March 11, 2015
By Manuel Pastor, Jared Sanchez, and Vanessa Carter
Please note: reports dated earlier than June 2020 were published under our previous names: the USC Program for Environmental and Regional Equity (PERE) or the USC Center for the Study of Immigrant Integration (CSII).
In this brief, the USC Center for the Study of Immigrant Integration takes a closer look at the significant economic and social impacts of DAPA on an estimated 5.5 million U.S. citizen children.
The brief presents national level data with a special focus on California, where 30% of the country’s DAPA-impacted children reside. CSII researchers estimate that full implementation of DAPA has the potential to boost family earnings in California by nearly $1.6 billion and bring nearly 40,000 children out of poverty.
In the U.S.:
- There are approximately 3.7 million parents eligible for DAPA.
- There are 6.3 million children of DAPA-eligible parents, and 86% (5.5 million) of those children are U.S. citizens.
- 1.1 million parents qualify for DAPA, and nearly 93%—1.6 million—of their minor children are U.S. citizens. (See the full chart in the brief for detailed state rankings for numbers of DAPA minor children)
- The total earnings of California’s DAPA recipients could increase by an estimated $1.6 billion.
March 18, 2015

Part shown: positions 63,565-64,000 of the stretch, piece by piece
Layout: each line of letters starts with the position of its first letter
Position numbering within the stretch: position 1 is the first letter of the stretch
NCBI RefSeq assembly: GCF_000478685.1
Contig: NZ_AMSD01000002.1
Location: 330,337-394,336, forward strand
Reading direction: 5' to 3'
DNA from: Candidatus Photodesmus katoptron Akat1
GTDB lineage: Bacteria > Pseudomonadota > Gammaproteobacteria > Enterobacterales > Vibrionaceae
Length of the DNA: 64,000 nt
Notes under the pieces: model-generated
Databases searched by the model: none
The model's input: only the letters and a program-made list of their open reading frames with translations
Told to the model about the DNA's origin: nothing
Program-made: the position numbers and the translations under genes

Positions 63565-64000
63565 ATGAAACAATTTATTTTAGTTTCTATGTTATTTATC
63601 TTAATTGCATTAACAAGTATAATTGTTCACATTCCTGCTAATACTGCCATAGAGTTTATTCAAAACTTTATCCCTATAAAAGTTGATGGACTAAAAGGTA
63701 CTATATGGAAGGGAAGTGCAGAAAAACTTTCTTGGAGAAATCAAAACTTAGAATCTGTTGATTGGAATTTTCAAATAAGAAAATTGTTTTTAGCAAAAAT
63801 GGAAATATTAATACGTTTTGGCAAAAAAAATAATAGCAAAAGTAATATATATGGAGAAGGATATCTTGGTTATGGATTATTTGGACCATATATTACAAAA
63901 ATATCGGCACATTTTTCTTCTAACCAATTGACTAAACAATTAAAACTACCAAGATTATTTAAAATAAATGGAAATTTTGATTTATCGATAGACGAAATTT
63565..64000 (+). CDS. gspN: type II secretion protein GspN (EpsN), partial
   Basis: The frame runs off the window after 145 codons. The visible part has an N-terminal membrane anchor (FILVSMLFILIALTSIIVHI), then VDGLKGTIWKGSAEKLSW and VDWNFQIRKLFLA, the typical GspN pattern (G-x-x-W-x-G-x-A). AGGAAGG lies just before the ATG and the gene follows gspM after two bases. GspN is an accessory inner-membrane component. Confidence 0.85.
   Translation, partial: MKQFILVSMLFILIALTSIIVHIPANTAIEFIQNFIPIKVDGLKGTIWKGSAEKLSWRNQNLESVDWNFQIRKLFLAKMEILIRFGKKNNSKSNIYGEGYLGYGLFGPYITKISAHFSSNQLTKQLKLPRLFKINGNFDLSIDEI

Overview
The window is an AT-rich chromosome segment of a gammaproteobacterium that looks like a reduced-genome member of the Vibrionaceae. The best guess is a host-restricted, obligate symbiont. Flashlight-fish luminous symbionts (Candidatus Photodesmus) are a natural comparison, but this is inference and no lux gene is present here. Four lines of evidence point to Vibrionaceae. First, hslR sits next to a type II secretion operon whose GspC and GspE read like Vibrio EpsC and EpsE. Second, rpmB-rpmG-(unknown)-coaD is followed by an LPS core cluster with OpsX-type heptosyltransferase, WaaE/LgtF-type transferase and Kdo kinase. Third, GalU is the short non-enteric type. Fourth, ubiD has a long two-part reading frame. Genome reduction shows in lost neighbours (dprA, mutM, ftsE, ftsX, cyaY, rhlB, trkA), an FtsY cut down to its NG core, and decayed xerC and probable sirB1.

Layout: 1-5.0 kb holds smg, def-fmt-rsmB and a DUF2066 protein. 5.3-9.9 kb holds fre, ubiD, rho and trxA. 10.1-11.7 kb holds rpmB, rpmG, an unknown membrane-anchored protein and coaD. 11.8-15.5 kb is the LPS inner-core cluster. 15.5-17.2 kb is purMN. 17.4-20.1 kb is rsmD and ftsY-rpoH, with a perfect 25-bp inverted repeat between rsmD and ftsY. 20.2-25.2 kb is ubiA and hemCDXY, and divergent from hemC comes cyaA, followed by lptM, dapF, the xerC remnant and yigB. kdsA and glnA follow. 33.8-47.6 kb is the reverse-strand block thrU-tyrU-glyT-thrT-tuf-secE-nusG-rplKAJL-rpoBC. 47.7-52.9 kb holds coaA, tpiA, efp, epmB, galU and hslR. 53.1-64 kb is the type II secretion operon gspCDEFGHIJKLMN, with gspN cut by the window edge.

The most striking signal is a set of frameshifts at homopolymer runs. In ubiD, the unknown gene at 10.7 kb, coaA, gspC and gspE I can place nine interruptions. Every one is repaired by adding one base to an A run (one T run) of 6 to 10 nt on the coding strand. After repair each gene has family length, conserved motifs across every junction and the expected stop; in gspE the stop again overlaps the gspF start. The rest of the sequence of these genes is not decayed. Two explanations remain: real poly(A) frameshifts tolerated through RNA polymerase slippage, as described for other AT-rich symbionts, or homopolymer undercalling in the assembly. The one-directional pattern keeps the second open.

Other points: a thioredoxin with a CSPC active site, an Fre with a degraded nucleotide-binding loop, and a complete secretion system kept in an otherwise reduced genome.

March 11, 2015
Contact: Gladys Malibiran, CSII Communications Specialist
Read our other publications by research area
Immigrant Integration & Racial Justice
Our work on immigrant integration and racial justice brings together three emphases: scholarship that draws on academic theory and rigorous research, data that provides information structured to highlight the process of immigrant integration over time, and engagement that seeks to create new dialogues with government, community organizers, business and civic leaders, immigrants and the voting public to advance immigrant integration and racial equity.
Economic Inclusion & Climate Equity
In the area of economic inclusion, we at ERI advance academic theory and practical applications linking economic growth, environmental quality, and civic health with bridging of racial and other gaps; produce accessible and actionable data and analysis through the data tools; and establish research partnerships to deepen and advance the dialogue, planning, and actions around racial equity, environmental justice, and the built environment.
Social Movements & Governing Power
ERI’s work in the area of governing power includes: conducting cross-disciplinary studies of today’s social movements, supporting learning and strategizing efforts to advance dialogues among organizers, funders, intermediaries, evaluators, and academics, and developing research-based social change frameworks and tools to inform—and be informed by—real-world, real-time efforts towards a vision of deep change.
In 2020, the USC Program for Environmental and Regional Equity (PERE) and the USC Center for the Study of Immigrant Integration (CSII) merged to form the USC Equity Research Institute (ERI).
The full list of publications published under our previous and current names can be found in our publications directory.